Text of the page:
More than 60 works of art by 26 contemporary Native American artists and designers are on exhibit in a new show at the Hartsfield-Jackson Atlanta International Airport.
“This Land Calls Us Home: Indigenous Relationships with Southeastern Homelands” opened Nov. 6 and will be in the gallery at the T North Concourse for a year as part of the airport’s art program.
The works express the visions of Cherokee, Mvskoke and other Native Americans living in, near and beyond the Southeastern homelands and reflect the relationships that Native Americans today have with their regional roots.
Most of the artists are descendants of the ancient mound builders and Cherokee peoples who are indigenous to the region. Five relationship categories are included in the show: community and autonomy, communication and expression, heritage and legacies, identity and diversity, and nature and nurture.
Hill, an Atlanta native, is an enrolled member of the Eastern Band of Cherokee Indians and now lives and works in the Qualla Boundary in Cherokee, North Carolina.
A multidisciplinary artist, she is best known for immersive installations and performance collaborations. She has exhibited throughout the United States, Canada, Russia, Japan and the United Kingdom. Some of her work was included in the Atlanta Contemporary group show “Returns: Cherokee Diaspora and Art” in 2022.
Diacon is Mvskoke, Thlopthlocco Tribal Town (Raprakko Etvlwa) and Deer Clan (Ecovlke) and has nearly 40 years of experience in fine art.
He lives on the Mvskoke Reservation in Tulsa, Oklahoma, and works in multiple mediums, including acrylic, oil and watercolors. He has done 3D assemblages, beadwork and sequential art for graphic novels such as “Tales of the Mighty Code Talkers Volume One” and “Chilocco Indian School: A Generational Story.”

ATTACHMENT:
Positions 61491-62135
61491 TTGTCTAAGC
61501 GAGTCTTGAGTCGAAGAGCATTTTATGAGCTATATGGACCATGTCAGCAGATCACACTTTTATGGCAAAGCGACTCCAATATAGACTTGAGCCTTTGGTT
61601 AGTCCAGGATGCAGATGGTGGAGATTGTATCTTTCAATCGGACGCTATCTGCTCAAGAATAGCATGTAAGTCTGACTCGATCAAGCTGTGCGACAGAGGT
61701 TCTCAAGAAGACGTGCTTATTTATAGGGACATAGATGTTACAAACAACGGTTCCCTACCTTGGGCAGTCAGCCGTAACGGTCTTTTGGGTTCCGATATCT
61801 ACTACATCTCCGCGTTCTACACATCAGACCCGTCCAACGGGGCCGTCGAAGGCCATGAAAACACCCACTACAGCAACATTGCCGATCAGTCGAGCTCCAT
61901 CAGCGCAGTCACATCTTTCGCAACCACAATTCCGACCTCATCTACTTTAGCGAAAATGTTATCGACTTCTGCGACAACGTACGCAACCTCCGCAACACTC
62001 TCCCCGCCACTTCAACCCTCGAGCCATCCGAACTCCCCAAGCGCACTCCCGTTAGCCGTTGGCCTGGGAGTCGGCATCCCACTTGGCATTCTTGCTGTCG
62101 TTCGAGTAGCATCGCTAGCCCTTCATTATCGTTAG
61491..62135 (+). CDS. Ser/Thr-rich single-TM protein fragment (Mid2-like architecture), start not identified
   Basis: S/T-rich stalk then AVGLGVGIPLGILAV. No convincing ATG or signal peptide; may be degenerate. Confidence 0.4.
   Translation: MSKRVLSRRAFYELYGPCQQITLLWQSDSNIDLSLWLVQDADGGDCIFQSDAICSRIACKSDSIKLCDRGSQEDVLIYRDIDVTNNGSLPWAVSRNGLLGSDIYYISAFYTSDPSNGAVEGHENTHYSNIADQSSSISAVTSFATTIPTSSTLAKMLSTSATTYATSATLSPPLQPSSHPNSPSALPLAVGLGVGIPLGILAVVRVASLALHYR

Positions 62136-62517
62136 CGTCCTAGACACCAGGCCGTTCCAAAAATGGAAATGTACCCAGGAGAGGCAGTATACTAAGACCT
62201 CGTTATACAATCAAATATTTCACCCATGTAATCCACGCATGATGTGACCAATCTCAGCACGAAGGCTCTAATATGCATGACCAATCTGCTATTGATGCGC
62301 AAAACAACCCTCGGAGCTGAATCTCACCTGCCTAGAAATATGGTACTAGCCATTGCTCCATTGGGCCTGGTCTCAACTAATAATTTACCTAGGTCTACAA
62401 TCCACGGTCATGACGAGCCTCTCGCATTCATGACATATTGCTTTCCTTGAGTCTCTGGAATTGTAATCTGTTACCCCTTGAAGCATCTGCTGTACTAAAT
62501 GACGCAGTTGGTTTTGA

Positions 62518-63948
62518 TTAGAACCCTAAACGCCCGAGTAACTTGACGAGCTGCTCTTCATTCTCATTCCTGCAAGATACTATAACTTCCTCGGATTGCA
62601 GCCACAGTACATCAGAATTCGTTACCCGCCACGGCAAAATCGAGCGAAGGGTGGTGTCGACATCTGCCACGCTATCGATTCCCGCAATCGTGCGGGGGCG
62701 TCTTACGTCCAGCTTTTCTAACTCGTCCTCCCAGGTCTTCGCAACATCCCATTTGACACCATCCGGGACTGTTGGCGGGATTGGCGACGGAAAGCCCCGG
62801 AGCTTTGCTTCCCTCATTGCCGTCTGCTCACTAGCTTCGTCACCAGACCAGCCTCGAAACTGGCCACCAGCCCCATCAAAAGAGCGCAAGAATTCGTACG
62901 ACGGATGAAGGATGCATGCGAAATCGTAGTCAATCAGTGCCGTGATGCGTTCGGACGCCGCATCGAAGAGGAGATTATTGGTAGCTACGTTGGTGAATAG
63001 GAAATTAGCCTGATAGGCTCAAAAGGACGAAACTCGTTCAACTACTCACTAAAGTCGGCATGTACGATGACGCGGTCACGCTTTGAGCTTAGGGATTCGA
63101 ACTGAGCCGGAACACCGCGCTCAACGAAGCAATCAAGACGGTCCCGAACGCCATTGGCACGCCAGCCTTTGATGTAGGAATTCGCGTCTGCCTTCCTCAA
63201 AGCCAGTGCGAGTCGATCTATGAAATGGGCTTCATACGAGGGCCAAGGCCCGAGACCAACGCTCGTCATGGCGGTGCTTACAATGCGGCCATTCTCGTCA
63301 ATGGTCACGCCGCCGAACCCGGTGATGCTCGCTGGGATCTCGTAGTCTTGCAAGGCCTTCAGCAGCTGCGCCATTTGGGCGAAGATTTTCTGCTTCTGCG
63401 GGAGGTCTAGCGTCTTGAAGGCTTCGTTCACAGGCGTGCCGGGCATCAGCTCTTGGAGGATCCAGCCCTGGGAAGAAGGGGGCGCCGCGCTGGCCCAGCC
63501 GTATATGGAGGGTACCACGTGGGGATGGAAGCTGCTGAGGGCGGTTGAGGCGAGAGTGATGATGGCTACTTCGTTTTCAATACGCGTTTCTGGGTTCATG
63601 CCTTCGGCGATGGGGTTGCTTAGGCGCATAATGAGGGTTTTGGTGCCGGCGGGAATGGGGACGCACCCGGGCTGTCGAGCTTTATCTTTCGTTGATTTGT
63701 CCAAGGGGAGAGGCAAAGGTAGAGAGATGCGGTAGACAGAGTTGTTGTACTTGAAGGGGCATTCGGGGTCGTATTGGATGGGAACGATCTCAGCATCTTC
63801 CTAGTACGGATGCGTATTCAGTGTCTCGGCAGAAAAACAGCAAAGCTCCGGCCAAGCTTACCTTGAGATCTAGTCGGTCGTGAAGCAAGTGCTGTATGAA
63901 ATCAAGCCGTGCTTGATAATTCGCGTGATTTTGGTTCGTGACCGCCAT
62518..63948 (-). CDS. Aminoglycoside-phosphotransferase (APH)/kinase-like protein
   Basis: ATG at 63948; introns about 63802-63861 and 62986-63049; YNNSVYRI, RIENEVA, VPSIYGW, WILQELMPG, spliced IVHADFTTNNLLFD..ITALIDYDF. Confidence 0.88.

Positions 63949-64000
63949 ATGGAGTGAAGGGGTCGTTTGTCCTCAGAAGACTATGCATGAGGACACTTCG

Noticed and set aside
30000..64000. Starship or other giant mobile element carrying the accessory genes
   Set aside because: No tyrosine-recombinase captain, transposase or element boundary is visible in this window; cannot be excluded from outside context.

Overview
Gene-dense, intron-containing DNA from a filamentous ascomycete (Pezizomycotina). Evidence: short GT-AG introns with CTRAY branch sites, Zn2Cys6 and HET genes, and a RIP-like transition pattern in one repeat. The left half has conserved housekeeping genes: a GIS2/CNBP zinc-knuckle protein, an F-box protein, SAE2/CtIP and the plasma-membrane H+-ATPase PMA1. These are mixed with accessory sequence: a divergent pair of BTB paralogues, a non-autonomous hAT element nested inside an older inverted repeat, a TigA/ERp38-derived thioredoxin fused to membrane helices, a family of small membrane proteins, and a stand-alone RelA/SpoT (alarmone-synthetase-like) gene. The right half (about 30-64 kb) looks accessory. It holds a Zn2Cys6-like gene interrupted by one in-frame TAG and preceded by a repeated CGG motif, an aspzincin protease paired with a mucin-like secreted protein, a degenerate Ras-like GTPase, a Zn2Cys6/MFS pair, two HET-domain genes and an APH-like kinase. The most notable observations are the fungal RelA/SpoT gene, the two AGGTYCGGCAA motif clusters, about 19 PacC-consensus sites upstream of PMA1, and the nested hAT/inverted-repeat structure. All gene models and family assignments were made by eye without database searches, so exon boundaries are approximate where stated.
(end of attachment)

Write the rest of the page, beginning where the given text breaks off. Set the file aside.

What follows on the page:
Tiger is an enrolled member of the Sac and Fox Nation of Oklahoma, with Mvskoke Creek and Seminole lineage. He is an artist, independent indigenous art curator and art educator.
His exhibitions projects include “Speak: Speak While You Can,” which focused on the revitalization of indigenous languages in Oklahoma, and “Return From Exile: Contemporary Southeastern Indian Art,” with colleague Bobby C. Martin.
His art is included in the Fred Jones Jr. Museum of Art at the University of Oklahoma, the Museum of Contemporary Native Art in Santa Fe, New Mexico, and the First American Museum of Art in Oklahoma City.
The “This Land Calls Us Home” project was led by the Rev. Chebon Kernell, a Seminole/Mvskoke scholar and educator who serves as executive director of the Native American Comprehensive Plan of the United Methodist Church. He developed the exhibit with a team of museum professionals and scholars. T
The organization will launch an accompanying website later this year. The church’s Global Ministries group is presenting the exhibit in collaboration with its Native American Comprehensive Plan, which is designed to amplify the voices of indigenous peoples.
MEET OUR PARTNER
ArtsATL (www.artsatl.org), is a nonprofit organization that plays a critical role in educating and informing audiences about metro Atlanta’s arts and culture. Founded in 2009, ArtsATL’s goal is to help build a sustainable arts community contributing to the economic and cultural health of the city.If you have any questions about this partnership or others, please contact Senior Manager of Partnerships Nicole Williams at [email protected].
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